The estate of the letters of Brunner is partly fragmentary, which is mainly due to the persecution of Jews during the Nazi regime: Brunner and many of his correspondents were of Jewish descent and were either killed in extermination camps or were able to save themselves with difficulty.


Many letters exist today only because during the occupation of the Netherlands in the Second World War they were buried behind the grave of Brunner, where they were not victimized by bomb attacks.


After the Second World War there was no chance of a publication. Brunner's correspondence was at first part of the Brunner archive in The Hague, managed by Magdalena Kasch, and was handed over to the Leo Baeck Institute in New York in the seventies.


Other letters can be found in the Swiss Literary Archives in Berne, in the National Library of Israel in Jerusalem, in the archives of Columbia University New York, in the International Institute of Social History in Amsterdam, in the Berlin State Library, in the Federal Archives in Koblenz, and in the archives of the Akademy of Arts, Berlin.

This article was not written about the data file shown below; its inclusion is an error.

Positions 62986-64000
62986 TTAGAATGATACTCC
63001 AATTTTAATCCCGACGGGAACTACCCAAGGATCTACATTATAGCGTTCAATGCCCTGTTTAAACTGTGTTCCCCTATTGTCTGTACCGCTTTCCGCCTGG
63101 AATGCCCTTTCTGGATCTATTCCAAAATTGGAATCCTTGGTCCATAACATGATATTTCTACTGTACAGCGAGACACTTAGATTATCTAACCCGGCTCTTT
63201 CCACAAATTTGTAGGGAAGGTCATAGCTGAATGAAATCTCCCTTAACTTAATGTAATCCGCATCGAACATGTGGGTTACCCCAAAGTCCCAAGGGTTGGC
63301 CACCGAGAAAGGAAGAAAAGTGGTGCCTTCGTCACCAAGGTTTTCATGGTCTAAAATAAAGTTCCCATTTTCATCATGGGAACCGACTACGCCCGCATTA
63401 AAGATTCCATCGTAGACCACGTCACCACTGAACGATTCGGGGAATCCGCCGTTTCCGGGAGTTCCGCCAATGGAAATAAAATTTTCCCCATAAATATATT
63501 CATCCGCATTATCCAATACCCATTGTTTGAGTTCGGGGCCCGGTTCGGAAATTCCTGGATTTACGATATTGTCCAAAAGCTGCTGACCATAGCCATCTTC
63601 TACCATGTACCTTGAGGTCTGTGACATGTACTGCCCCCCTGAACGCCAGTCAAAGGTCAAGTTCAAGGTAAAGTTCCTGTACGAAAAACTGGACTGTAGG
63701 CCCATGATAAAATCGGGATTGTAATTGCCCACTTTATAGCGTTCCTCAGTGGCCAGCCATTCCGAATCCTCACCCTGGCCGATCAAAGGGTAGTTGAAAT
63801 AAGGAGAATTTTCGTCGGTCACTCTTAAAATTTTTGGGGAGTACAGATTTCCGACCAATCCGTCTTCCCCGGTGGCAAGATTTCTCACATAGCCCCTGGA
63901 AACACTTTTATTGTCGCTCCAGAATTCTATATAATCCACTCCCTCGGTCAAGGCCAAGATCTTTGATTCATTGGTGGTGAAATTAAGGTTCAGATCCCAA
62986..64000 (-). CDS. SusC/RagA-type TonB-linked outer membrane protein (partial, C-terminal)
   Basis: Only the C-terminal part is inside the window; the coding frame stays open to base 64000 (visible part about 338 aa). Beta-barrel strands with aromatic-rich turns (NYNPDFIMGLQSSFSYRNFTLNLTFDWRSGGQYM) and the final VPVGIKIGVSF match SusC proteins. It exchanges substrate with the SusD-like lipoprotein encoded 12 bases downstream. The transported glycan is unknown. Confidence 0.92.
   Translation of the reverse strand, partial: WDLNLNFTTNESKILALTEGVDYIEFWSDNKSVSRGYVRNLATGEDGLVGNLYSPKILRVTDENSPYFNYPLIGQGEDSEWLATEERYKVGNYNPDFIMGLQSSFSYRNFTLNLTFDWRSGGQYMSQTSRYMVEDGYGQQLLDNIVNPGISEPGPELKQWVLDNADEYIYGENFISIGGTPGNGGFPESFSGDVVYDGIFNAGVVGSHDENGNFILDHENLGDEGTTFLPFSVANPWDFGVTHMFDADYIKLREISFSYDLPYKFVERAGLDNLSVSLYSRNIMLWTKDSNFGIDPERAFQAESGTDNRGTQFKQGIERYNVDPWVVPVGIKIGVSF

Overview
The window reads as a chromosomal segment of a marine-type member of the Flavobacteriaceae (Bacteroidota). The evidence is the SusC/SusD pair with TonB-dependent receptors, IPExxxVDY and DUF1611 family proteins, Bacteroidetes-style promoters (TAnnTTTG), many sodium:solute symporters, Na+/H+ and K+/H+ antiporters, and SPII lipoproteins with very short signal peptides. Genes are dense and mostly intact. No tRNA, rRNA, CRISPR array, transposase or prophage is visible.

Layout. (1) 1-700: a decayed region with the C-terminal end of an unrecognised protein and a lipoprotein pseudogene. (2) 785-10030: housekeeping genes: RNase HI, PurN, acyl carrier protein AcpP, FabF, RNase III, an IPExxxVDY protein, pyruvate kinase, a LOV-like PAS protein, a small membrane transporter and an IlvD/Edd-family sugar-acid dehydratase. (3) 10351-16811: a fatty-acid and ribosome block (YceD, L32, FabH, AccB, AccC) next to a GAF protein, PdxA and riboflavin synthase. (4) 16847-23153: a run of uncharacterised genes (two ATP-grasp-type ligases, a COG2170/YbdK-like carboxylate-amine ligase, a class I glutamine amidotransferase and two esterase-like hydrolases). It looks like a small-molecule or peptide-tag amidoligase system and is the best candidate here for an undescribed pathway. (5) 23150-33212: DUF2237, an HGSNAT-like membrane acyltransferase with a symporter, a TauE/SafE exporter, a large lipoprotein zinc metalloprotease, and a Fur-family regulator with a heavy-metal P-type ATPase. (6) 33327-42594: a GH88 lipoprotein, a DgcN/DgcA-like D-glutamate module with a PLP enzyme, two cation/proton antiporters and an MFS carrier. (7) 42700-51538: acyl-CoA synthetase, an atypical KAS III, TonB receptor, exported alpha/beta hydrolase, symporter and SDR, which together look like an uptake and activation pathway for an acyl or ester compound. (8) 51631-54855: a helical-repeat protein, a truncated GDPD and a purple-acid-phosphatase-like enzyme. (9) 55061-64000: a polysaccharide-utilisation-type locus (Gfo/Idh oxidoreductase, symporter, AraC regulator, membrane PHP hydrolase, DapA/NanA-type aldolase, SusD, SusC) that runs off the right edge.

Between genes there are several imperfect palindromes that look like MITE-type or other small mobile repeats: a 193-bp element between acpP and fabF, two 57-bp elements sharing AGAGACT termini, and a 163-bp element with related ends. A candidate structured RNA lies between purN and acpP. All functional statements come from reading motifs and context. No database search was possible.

In 2008 the two large Brunner letter collections from the Leo Baeck Institute New York and from the archives of the International Constantin Brunner Institute (ICBI) The Hague were brought together in Berlin. They are now under the roof of the Jewish Museum at the Leo Baeck Institute in Berlin, have been cataloged, micro-filmed and digitized. All documents have now become accessible online. To the online catalog here.


A selection of the letters was published in October 2012 by the publishing house Wallstein in Göttingen. For further information and order data see here.